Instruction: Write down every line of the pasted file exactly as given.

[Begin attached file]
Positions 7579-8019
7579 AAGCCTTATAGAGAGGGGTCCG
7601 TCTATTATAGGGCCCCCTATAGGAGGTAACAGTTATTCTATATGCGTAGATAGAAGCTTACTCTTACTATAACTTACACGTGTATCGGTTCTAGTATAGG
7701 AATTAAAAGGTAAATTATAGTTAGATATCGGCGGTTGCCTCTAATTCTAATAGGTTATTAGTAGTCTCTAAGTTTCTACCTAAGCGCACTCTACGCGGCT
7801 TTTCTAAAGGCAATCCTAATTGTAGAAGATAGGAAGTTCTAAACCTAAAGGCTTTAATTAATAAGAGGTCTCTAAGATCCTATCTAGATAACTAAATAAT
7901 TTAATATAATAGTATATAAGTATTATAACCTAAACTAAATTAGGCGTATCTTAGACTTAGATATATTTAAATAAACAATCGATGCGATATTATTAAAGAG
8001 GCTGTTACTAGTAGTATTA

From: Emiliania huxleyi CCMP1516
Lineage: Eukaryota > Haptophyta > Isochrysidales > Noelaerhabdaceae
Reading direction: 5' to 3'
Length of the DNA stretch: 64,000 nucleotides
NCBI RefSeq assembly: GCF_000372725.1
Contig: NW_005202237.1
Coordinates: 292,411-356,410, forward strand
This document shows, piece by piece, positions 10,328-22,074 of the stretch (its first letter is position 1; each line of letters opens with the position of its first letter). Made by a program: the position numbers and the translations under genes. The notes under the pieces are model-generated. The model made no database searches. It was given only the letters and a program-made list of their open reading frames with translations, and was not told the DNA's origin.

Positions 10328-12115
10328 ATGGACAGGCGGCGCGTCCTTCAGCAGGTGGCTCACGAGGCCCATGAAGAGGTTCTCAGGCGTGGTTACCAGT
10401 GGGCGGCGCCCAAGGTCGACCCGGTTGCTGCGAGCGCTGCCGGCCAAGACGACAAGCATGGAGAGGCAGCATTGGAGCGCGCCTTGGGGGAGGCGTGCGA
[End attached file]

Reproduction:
Positions 7579-8019
7579 AAGCCTTATAGAGAGGGGTCCG
7601 TCTATTATAGGGCCCCCTATAGGAGGTAACAGTTATTCTATATGCGTAGATAGAAGCTTACTCTTACTATAACTTACACGTGTATCGGTTCTAGTATAGG
7701 AATTAAAAGGTAAATTATAGTTAGATATCGGCGGTTGCCTCTAATTCTAATAGGTTATTAGTAGTCTCTAAGTTTCTACCTAAGCGCACTCTACGCGGCT
7801 TTTCTAAAGGCAATCCTAATTGTAGAAGATAGGAAGTTCTAAACCTAAAGGCTTTAATTAATAAGAGGTCTCTAAGATCCTATCTAGATAACTAAATAAT
7901 TTAATATAATAGTATATAAGTATTATAACCTAAACTAAATTAGGCGTATCTTAGACTTAGATATATTTAAATAAACAATCGATGCGATATTATTAAAGAG
8001 GCTGTTACTAGTAGTATTA

From: Emiliania huxleyi CCMP1516
Lineage: Eukaryota > Haptophyta > Isochrysidales > Noelaerhabdaceae
Reading direction: 5' to 3'
Length of the DNA stretch: 64,000 nucleotides
NCBI RefSeq assembly: GCF_000372725.1
Contig: NW_005202237.1
Coordinates: 292,411-356,410, forward strand
This document shows, piece by piece, positions 10,328-22,074 of the stretch (its first letter is position 1; each line of letters opens with the position of its first letter). Made by a program: the position numbers and the translations under genes. The notes under the pieces are model-generated. The model made no database searches. It was given only the letters and a program-made list of their open reading frames with translations, and was not told the DNA's origin.

Positions 10328-12115
10328 ATGGACAGGCGGCGCGTCCTTCAGCAGGTGGCTCACGAGGCCCATGAAGAGGTTCTCAGGCGTGGTTACCAGT
10401 GGGCGGCGCCCAAGGTCGACCCGGTTGCTGCGAGCGCTGCCGGCCAAGACGACAAGCATGGAGAGGCAGCATTGGAGCGCGCCTTGGGGGAGGCGTGCGA